Murat Can Bilgincan reporting

An Excerpt: “Bulletpoints from My Moleskine”

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            Couple nights back, Alex (my college classmate) and I joined the happy hour at a bar called “Cubana”, situated somewhere between Long St. and the Waterfront (Cape Town, South Africa). The Latin American music and decorations were pleasant while the cocktails were disappointing. Oh and the nachos weren’t bad at all. Accompanied by merengue beats, Alex and I stroke a philosophical conversation. He commented that he didn’t believe in diminishing returns within the context of an experience, such as volunteering. On the other hand, to me the value of an experience was equivalent to the rate of learning, which did diminish in time. Alex introduced the concept of an “Internal Learning Curve” that had a shape totally determined by what you make out of the opportunity. For instance, you may not be learning anything new from your teaching job, but the routine of the job provides you with an opportunity to detach yourself from your ordinary life, thereby allowing you to turn your attention inwards. If put to good use, this opportunity may allow one to arrive at a new understanding about oneself and also to produce masterful intellectual property. I agree with all this. However, this opportunity can be found in any comparable position, be it working at a group home in the US or volunteering at the IHF orphanage in Kenya. Therefore, the returns generated by “Internal Learning” are not intrinsic to the specific volunteering experience. Since only intrinsic returns should be attributed to the value of a specific experience, Internal Learning cannot prevent the returns of an experience from diminishing. What do you think Alex?
            I have to know the limits of my experience in Africa. I have a very good idea about Eastern Africa and a fair idea about the Southern parts. In South Africa, I saw a large city in depth, a smaller city briefly and only the posh rural life in the Winelands. However, I can clearly imagine an equivalent of the Kenyan farmer on one of the farms near Ivan’s (an orphanage owner) place, being present somewhere in the kwaZulu-Natal Province. I know that I haven’t traveled as extensively in South Africa as I could have, but I came to this place with a different mindset. Wanted to see Alex and Selcuk (a high school classmate), constantly be in the company of friends and escape from the depressing atmosphere in Nakuru.
            In retrospect, I am happy that my volunteering experience in Kenya turned out to be a very difficult one. This way it became the best experience possible and I grew from it. Perhaps I need to thank IHF for giving me the opportunity to negotiate with an intoxicated Kalenjin wielding a machete…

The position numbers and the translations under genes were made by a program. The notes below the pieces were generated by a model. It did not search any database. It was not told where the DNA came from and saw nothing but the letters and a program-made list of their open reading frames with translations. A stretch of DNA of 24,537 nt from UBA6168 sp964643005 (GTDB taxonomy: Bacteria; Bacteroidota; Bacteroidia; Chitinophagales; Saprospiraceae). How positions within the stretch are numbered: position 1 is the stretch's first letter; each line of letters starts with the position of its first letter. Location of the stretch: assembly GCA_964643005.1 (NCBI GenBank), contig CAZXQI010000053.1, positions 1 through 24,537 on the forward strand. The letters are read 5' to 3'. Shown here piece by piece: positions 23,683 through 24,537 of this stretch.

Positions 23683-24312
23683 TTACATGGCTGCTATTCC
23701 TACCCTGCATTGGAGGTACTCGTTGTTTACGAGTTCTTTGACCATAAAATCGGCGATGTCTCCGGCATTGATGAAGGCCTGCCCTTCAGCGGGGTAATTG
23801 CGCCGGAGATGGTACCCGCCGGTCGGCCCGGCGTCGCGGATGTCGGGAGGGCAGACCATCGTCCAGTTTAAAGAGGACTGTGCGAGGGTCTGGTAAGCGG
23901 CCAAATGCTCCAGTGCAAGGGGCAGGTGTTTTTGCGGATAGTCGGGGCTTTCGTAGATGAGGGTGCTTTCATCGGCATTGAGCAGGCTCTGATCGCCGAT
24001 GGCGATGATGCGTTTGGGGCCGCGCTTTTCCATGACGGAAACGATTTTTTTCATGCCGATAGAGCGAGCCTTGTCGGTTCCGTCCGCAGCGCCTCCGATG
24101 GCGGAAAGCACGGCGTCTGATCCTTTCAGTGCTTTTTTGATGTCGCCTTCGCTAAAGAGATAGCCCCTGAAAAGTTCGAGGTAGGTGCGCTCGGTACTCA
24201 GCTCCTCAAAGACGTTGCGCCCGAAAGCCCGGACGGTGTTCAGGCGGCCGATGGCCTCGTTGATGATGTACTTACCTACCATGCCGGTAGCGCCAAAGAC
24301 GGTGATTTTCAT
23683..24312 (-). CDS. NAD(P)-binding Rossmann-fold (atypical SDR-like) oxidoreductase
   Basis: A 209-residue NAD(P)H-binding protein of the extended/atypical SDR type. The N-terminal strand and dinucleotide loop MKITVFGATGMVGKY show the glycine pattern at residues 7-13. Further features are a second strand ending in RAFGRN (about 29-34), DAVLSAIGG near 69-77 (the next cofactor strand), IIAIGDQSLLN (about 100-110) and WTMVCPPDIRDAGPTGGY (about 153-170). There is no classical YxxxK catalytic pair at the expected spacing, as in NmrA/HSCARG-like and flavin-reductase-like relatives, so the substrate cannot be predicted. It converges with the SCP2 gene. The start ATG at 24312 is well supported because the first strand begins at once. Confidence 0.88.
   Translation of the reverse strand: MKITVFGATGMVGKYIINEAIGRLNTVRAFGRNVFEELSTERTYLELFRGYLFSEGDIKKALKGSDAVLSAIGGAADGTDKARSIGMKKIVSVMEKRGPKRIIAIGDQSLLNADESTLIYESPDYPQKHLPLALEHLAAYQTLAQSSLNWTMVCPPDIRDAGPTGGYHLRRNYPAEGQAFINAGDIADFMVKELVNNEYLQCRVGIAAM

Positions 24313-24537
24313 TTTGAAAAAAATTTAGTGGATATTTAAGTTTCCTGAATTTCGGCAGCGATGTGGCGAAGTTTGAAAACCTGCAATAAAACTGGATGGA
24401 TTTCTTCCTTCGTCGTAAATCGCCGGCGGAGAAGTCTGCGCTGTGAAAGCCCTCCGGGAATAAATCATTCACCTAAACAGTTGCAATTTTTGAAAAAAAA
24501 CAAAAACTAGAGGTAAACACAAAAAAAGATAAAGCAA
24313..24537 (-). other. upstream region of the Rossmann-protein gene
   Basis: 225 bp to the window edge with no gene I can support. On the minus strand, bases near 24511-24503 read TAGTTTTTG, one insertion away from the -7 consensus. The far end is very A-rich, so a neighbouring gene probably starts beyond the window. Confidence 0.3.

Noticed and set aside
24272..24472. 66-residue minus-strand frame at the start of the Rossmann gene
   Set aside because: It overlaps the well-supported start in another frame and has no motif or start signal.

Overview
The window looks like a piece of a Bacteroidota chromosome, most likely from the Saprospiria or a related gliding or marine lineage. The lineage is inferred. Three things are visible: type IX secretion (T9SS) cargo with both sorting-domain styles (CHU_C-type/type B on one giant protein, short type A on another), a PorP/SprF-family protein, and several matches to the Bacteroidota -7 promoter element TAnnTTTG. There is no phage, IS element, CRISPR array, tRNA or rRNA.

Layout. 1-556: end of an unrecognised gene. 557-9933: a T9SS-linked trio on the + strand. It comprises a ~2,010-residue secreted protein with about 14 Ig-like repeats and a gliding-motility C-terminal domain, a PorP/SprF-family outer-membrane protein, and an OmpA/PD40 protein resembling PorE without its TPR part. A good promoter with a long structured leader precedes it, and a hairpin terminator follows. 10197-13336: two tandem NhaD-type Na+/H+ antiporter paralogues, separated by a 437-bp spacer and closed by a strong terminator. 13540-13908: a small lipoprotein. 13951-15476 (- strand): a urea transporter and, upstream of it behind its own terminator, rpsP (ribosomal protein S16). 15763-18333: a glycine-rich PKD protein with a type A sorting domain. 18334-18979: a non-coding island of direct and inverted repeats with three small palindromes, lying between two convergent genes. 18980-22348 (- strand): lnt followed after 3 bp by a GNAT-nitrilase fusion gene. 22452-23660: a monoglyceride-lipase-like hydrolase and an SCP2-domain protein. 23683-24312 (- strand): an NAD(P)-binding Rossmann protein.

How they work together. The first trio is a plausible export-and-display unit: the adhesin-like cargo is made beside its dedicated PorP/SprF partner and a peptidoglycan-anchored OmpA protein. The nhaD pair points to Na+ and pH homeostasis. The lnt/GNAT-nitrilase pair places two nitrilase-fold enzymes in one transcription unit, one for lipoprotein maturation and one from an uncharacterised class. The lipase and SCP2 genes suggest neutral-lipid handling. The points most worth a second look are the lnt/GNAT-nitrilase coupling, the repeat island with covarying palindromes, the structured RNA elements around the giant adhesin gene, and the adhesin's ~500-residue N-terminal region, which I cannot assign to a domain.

After having spent a month in a badly-run orphanage, having visited 3 far better children’s homes and spoken to numerous individuals involved in the process in different capacities, I have developed a few thoughts on the humanitarian aid process in Kenya. Humanitarian aid is being provided to Kenya, and possibly to many other African nations, in a wrong way. Too much cash, food and donations, and not enough training and local involvement. This horrid mix does not only make Kenyans addicted to Western aid, but also encourages racism in the sense that it forces Kenyans to treat muzungus (white men) as a stack of dollars. Unfortunately, the Western governments do not have sufficient incentive to reform the aid system, since it is in their best interest to make the developing world dependant on their support. Perhaps a strong incentive could be created for the governments if the disturbing issues related to the humanitarian aid process were shared with the citizens of the developed world and a loud pro-reform lobby were formed…
            Being home (in Istanbul) has never felt so good, even after my backpacking journey in Asia. However, there is a drawback. Although it has only been a few days since I left Africa, I am losing track of reality. The leap from the orphanage in Nakuru to my house in Kemerburgaz (one of the up-scale suburbs of Istanbul) has been so great that there is a disconnect between my past and present experiences. Therefore, one of them has to be real and the other one a dream. But which one is which?

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Author: bilgincan

Murat Can Bilgincan is a Turkish journalist and filmmaker who has worked for CNN and on PBS' "Frontline." Bilgincan holds a bachelor's degree from Yale College and a master’s degree from Columbia Journalism School. He teaches an independent journalism seminar at Koc University in Istanbul.

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